How to Install PostgreSQL on Ubuntu 18.04

January 9, 2020

Introduction

PostgreSQL is an open-source, object-relational database system with a strong reputation for feature robustness, extensibility, and technical standards compliance.

The latest version of this database system is PostgreSQL 12.1, while versions 11.6, 10.11, 9.6.16, 9.5.20, and 9.4.25 still get regular support updates.

In this tutorial, you will learn about two different ways of installing the newest PostgreSQL on Ubuntu 18.04.

How to Install PostgreSQL on Ubuntu.

Prerequisites

  • An Ubuntu 18.04 Linux system
  • Access to a command-line/terminal window (Ctrl+Alt+T)
  • A user account with sudo privileges

Install PostgreSQL from PostgreSQL Apt Repository

PostgreSQL is available in all Ubuntu versions by default, but it doesn’t guarantee automatic updates when new releases come out. The local repository only has "snapshots" of a specific version. The best practice is to install the software from the PostgreSQL Apt Repository.

The PostgreSQL Apt Repository provides the latest PostgreSQL version, as well as all previous server packages, extensions, and modules.

Step 1: Add PostgreSQL Repository

To install from the official repository, you first need to add it to your system.

Import the GPG repository key with the commands:

sudo apt-get install wget ca-certificates
wget --quiet -O - https://www.postgresql.org/media/keys/ACCC4CF8.asc | sudo apt-key add -
import postgresql apt repository

Then, add the PostgreSQL repository by typing:

sudo sh -c 'echo "deb http://apt.postgresql.org/pub/repos/apt/ 'lsb_release -cs'-pgdg main" >> /etc/apt/sources.list.d/pgdg.list'

Step 2: Update the Package List

After adding the official PostgreSQL repository, make sure to update the package list. Doing this ensures you install the latest PostgreSQL package.

sudo apt-get update

Step 3: Install PostgreSQL

To install PostgreSQL and the PostgreSQL contrib package (which provides additional features), use the following command:

sudo apt-get install postgresql postgresql-contrib
command to install postgresql on ubuntu

By default, the software creates a postgres user, once you successfully install the database system. This user account has the default ‘postgres’ role.

Install PostgreSQL from Local Ubuntu Repository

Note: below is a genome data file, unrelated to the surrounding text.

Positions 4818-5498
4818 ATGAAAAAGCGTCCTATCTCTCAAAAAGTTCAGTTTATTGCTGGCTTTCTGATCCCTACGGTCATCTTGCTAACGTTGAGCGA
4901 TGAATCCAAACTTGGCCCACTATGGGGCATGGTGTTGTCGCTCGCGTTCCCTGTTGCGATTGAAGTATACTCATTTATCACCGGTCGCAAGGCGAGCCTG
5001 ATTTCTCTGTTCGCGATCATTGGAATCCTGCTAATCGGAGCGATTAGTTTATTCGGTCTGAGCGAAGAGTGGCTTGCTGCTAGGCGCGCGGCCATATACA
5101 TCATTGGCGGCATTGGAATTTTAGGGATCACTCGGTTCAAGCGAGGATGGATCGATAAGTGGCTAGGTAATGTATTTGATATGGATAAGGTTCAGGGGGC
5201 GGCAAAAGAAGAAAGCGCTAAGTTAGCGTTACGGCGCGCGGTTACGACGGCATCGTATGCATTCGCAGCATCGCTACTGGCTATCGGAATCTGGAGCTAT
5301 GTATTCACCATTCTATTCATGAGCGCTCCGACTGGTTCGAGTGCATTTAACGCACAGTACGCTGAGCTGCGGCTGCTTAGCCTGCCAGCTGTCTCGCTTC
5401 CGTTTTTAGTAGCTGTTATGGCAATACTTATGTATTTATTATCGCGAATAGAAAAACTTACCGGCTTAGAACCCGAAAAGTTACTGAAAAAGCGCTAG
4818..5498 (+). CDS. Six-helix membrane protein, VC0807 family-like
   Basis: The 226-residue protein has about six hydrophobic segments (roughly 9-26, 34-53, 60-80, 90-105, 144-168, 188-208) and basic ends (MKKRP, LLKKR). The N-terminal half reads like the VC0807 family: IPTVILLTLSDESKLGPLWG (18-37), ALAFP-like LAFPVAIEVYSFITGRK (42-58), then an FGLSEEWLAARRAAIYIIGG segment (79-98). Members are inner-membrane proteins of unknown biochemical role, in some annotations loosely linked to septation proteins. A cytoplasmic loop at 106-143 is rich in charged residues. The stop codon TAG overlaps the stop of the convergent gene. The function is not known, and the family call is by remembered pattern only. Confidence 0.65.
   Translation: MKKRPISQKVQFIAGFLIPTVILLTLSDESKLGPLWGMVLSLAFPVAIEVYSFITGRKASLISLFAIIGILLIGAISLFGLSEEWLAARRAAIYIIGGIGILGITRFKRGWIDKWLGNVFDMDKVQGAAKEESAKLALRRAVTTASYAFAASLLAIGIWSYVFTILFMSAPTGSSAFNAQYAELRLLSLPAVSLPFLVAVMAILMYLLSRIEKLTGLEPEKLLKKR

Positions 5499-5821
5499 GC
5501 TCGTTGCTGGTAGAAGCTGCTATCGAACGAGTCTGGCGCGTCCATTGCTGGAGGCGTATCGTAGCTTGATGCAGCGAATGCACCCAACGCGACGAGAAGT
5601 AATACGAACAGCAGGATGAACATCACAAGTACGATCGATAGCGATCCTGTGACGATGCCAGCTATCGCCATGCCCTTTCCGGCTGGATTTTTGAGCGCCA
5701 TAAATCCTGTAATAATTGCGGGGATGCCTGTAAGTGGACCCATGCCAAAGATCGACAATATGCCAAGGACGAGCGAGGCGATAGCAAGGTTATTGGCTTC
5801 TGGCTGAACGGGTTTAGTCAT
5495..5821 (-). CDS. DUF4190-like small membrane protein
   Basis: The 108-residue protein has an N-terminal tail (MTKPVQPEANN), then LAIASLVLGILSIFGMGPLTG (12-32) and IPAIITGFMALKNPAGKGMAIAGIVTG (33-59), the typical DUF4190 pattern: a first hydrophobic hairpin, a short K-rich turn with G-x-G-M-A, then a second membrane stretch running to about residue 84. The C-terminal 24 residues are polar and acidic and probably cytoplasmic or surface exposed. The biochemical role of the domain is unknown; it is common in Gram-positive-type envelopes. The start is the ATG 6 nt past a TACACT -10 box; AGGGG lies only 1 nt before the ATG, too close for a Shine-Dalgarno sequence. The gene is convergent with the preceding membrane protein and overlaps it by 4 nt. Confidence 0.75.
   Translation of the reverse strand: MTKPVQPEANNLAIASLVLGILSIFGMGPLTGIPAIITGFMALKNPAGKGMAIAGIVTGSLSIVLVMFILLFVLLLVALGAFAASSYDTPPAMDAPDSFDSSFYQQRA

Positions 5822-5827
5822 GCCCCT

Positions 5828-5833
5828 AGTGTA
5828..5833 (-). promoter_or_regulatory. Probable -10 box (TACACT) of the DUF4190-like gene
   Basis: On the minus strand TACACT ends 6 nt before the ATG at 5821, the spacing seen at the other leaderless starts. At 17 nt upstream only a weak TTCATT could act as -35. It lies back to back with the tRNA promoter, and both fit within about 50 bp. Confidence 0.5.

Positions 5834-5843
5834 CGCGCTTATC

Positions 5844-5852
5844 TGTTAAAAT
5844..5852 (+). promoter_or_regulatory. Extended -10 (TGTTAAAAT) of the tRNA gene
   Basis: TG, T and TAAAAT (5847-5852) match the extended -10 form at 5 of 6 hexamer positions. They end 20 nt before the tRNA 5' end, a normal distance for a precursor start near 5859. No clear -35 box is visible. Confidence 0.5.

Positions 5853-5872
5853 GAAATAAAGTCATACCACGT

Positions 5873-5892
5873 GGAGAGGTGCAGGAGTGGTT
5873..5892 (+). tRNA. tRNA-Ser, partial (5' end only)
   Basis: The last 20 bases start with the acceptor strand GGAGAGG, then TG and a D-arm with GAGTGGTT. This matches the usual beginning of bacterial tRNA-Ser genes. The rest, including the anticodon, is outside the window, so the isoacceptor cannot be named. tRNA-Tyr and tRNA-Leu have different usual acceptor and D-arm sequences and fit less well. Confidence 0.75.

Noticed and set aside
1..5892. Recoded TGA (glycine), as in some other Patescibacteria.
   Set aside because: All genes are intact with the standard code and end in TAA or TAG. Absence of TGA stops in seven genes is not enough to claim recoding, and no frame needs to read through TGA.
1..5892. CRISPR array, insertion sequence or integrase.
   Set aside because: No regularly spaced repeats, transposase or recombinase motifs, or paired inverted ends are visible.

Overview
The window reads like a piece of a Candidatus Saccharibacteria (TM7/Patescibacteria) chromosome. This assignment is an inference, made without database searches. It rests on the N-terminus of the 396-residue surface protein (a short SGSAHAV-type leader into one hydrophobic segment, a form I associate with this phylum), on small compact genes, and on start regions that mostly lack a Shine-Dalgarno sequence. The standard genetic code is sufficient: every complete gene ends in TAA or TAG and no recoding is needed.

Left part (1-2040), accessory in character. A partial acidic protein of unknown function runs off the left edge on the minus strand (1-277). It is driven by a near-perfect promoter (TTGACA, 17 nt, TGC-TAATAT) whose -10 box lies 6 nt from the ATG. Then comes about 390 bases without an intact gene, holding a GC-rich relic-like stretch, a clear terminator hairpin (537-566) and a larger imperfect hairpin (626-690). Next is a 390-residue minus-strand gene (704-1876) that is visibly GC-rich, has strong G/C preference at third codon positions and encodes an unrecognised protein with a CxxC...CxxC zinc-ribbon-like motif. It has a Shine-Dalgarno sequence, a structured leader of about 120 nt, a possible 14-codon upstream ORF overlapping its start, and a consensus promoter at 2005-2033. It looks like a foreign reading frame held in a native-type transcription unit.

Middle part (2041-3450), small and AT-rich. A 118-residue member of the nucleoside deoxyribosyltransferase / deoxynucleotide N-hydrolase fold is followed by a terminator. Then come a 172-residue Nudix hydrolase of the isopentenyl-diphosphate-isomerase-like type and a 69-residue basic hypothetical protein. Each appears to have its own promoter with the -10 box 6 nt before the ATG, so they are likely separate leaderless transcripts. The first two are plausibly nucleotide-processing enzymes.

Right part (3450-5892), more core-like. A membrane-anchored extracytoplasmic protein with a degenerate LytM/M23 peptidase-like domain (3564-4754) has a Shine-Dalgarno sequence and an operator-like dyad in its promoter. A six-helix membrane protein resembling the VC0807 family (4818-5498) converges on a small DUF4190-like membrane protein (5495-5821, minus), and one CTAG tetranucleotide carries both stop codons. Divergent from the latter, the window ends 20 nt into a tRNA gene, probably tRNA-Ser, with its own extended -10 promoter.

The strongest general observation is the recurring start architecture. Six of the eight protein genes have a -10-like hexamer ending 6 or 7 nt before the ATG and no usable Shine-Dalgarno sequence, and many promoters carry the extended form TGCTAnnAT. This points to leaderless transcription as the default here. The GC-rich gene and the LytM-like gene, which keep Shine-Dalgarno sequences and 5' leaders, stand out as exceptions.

If you prefer installing PostgreSQL from the local Ubuntu repository, bear in mind that it is most likely not going to be the latest version of the package.

Step 1: Check Available PostgreSQL Version

Before you decide whether you want to set up PostgreSQL from the Ubuntu repository, verify which versions are available. Update the repository and then run the command:

apt show postgresql

The output provides all the necessary information about the package, including the release number and size.

Command for checking PostgreSQL version on Ubuntu.

Step 2: Install PostgreSQL Package

If you are happy with the PostgreSQL version accessible from the local repository, use the following command to install the package:

sudo apt install postgresql postgresql-contrib

With these simple steps, you have successfully installed PostgreSQL on Ubuntu 18.04.

Connect to PostgreSQL

To establish a connection with the newly set-up database, log into the postgres account with:

sudo su - postgres

Now open a postgress prompt using the command:

psql
Accessing Postgres through terminal.

Check Connection Information

If you are connected to PostgreSQL and want to see details of the connection, use the command:

\conninfo

The output displays information on the database name, the account you are logged in, the socket path, and port number.

Checking information on postgres connection.

Conclusion

This article should help you set up PostgreSQL. Whether you decide to install from the PostgreSQL repository or the local Ubuntu repository, both installations are simple and easy to do.

To connect to PostgreSQL and manage SQL queries check out our article on setting up and connecting PostgreSQL with SQL Workbench.

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Sofija Simic
Sofija Simic is an aspiring Technical Writer at phoenixNAP. Alongside her educational background in teaching and writing, she has had a lifelong passion for information technology. She is committed to unscrambling confusing IT concepts and streamlining intricate software installations.
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